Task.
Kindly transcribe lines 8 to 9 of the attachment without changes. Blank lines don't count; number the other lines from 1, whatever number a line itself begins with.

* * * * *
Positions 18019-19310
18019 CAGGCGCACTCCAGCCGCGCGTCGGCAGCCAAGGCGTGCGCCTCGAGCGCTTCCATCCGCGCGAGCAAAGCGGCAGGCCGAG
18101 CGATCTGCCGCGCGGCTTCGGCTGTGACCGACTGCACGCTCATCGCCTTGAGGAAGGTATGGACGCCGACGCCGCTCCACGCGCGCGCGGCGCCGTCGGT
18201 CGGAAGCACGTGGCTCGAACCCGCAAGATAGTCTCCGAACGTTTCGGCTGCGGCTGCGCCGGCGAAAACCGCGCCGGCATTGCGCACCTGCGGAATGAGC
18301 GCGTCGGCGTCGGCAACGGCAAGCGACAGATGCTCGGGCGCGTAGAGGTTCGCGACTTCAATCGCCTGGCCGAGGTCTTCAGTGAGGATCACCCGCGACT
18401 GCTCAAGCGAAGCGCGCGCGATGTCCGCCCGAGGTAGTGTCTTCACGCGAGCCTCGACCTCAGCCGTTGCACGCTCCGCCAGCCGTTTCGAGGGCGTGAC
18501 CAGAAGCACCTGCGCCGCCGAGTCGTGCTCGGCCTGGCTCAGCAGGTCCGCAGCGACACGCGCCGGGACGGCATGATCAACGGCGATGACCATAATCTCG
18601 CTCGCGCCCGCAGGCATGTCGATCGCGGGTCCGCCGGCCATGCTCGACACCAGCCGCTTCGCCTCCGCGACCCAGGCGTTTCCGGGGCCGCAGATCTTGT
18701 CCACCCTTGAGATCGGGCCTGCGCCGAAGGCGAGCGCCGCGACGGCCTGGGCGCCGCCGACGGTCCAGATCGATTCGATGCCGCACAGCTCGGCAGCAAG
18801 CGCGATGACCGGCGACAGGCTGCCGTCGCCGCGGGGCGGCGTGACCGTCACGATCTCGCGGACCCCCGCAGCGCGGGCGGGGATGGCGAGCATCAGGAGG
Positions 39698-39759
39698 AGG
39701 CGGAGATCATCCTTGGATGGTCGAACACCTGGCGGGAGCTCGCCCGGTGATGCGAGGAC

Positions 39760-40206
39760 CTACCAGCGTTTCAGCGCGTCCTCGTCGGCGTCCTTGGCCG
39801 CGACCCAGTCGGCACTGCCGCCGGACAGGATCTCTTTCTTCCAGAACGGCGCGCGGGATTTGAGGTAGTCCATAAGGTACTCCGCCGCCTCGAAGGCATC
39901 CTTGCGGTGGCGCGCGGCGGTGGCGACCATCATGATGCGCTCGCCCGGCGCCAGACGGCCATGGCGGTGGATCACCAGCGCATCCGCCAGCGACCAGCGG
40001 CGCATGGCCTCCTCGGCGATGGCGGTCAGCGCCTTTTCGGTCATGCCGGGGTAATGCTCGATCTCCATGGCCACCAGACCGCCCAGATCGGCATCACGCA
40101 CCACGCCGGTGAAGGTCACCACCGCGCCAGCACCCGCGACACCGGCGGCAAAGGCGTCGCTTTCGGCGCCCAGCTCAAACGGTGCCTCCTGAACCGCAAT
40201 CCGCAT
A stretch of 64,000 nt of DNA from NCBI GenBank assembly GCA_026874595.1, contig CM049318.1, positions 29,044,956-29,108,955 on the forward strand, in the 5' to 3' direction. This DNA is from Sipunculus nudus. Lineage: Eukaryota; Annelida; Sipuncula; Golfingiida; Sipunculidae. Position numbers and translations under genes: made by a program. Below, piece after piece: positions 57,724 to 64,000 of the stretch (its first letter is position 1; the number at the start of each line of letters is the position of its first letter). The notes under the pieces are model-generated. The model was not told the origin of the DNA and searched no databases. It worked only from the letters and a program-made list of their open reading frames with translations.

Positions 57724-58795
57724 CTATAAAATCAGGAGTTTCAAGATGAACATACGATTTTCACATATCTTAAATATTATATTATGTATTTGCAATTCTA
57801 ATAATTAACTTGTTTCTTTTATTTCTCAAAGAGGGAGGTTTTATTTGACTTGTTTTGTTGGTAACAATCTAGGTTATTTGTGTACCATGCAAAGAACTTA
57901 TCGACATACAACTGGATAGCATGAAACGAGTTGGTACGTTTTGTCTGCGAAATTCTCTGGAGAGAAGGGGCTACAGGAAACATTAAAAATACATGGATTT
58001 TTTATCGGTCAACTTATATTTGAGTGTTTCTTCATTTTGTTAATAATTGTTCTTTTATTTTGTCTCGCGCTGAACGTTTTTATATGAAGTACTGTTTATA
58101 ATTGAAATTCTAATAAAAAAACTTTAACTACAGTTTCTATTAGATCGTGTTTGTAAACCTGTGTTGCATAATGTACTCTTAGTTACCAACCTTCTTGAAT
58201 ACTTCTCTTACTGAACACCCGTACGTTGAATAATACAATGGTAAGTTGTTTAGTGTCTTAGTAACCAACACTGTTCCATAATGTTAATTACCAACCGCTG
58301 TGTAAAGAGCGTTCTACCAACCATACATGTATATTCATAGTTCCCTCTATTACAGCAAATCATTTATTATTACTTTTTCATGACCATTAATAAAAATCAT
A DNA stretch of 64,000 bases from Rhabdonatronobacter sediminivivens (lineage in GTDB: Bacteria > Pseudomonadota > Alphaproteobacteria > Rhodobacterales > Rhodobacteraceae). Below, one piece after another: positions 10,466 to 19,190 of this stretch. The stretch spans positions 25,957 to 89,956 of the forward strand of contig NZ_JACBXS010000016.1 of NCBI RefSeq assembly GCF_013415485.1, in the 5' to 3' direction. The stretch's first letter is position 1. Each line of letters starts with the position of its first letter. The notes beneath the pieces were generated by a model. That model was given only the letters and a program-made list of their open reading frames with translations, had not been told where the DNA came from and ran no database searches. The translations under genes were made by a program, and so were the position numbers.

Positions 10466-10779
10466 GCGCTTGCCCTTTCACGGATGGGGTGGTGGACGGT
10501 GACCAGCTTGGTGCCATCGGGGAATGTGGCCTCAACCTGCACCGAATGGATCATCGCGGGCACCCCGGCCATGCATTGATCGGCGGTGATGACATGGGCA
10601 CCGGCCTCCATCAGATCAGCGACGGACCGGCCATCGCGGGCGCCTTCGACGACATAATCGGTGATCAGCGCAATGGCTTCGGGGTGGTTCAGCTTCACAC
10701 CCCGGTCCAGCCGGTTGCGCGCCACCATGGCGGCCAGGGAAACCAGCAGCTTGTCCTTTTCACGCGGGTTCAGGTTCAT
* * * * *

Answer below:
18601 CTCGCGCCCGCAGGCATGTCGATCGCGGGTCCGCCGGCCATGCTCGACACCAGCCGCTTCGCCTCCGCGACCCAGGCGTTTCCGGGGCCGCAGATCTTGT
18701 CCACCCTTGAGATCGGGCCTGCGCCGAAGGCGAGCGCCGCGACGGCCTGGGCGCCGCCGACGGTCCAGATCGATTCGATGCCGCACAGCTCGGCAGCAAG